Like the whole goal with the gameplay was to create a simulated MMO world and – for 2002 – I honestly think they nailed that perfectly. By that, I mean it was boring as sh– But having spent far too much time in more modern MMO’s the grind was just a bit too much Because the whole game really was a grind and nothing more. 80% of this game is a loop where you are given a location keyword, travel there, and whatever is suppose to happen will always occur on the bottom level of that location’s procedurally generated dungeon. New keyword, clear the dungeon, story continues without variation. 10% of the game is them simulating other parts of MMO life, like logging off the game to read your emails.
Only to then respond to them, and as soon as you log back into the game DING DONG YOU GOT MAIL like you weren’t just there two seconds ago. Seriously, having multiple monitors are a godsend nowadays. Of course, the absolute worst part of the grind is dealing with your fellow “Players” and I’m honestly not sure if the AI is either helping or harming the realism in this respect. If you’ve played an MMO before, imagine a low end pick up group, where your fellow players have no agency on their own, need to be told to do virtually everything, and in the more complicated fights sometimes feel more like a burden than a help.
That’s your party members in this game. Oh look! This enemy is immune to physical attacks! Good thing that Blackrose keeps trying to hit it with her sword even after I went OUT OF MY WAY to tell her to use magic, WHICH I KNOW SHE HAS. Sometimes I truly wondered if it could get any worse, but as any PS2 era RPG player can tell you, this wasn’t the worst party AI we could have been dealing with. It’s just not fun. Perhaps for someone who didn’t spend an embarrassing amount of time living in a more recent MMO world, you might find it quite enjoyable, but I found it to be a slog.
One that I am happy I repeated if only for the nostalgia, but a slog nonetheless. So why did I enjoy it? And why did I spend years searching though game swaps and convention dealer’s rooms for a copy especially when the price is so high? Like seriously, part 4 alone can cost you over $2000… [This is where I screwed up and said $2000 instead of $200] Part 4 alone can cost you over $200 CANADIAN and trying to snag the whole set can cost far more than that. Well, what kept me interested in the series for so long was the style of it. Sure, the game was clunky and looking at the narrative as a whole nowadays feels…well cliché. There is a level of mystery and atmosphere to the development of the whole setting that still sticks with me to this day.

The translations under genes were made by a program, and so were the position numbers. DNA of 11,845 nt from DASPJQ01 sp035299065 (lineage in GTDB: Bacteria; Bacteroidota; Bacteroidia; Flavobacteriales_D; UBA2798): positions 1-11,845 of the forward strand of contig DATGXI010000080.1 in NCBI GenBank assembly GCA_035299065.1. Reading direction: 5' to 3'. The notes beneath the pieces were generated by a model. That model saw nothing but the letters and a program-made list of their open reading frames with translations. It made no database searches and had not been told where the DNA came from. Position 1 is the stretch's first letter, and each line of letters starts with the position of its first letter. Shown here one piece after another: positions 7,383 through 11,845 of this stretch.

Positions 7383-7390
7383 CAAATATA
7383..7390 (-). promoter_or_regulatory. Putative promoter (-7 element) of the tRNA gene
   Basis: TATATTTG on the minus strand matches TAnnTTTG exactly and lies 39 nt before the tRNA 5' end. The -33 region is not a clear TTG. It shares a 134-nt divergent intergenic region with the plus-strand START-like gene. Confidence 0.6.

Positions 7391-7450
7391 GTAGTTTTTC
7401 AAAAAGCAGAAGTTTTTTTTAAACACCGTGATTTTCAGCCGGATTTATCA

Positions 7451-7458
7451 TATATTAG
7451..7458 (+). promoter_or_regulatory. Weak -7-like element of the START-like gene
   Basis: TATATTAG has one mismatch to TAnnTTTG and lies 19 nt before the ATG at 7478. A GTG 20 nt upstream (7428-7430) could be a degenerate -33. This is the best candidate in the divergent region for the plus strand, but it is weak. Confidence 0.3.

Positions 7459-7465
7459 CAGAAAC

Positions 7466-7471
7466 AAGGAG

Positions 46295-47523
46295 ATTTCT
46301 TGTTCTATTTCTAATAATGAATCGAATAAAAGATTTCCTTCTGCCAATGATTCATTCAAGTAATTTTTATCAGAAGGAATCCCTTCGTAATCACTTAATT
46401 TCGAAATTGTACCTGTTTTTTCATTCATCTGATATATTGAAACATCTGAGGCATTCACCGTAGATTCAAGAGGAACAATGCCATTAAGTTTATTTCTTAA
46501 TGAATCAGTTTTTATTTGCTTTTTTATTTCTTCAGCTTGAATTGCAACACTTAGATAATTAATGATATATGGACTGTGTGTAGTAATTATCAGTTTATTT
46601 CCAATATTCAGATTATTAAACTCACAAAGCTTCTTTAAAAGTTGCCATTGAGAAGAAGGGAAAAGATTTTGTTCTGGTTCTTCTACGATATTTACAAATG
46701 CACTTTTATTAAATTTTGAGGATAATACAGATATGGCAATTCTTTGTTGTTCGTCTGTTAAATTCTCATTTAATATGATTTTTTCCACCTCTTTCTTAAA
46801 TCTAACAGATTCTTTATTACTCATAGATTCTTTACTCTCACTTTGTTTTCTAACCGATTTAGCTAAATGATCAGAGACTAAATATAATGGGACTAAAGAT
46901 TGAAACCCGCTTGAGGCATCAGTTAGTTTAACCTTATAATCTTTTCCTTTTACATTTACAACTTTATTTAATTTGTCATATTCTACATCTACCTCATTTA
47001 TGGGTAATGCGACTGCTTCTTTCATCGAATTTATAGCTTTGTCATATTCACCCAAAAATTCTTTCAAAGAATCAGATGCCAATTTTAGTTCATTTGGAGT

Largely, I feel this was due to the work of two musical composers: Chikayo Fukuda and Yuki Kajiura. Fukuda was the composer for both sets of games, and while her compositions initially lacked a sense of epic scale at times when it might have needed it, she excelled in calming atmospheres and relaxed tones with just a hint of discord within them. It wasn’t until the GU games that I thought she started growing heavily as a composer. This was when she was able to bring that same level of atmosphere to add both the epic scale for battle sequences and dial the unsettling calm up to 11. It also was when she possibly started taking some cues from Kajiura’s work on the franchise by introducing a new kind of eerie vocals much to the mass enjoyment of all, especially me. While there were vocal tracks in the original games, GU is where Fukuda’s work especially shined.
Then we have the work of Yuki Kajiura, specifically her work almost a full 10 years before she would come far more into prominence as a composer. In the grand scheme of things, Kajiura only worked on a very limited section of the franchise, but her tracks are some of the most memorable. Not only that, but since she was the composer on .hack//SIGN – one of the few positive things about that series – and since SIGN was the first piece of Hack media to be released, Kajirua was responsible for the initial musical tone that fans of the series were introduced to. Her work on SIGN is still some of the best the franchise has to date and it’s really no surprise that shortly after this she was tapped for another series of PS2 RPGS and eventually called on to compose the music for the next stage of MMO Isekai in 2012.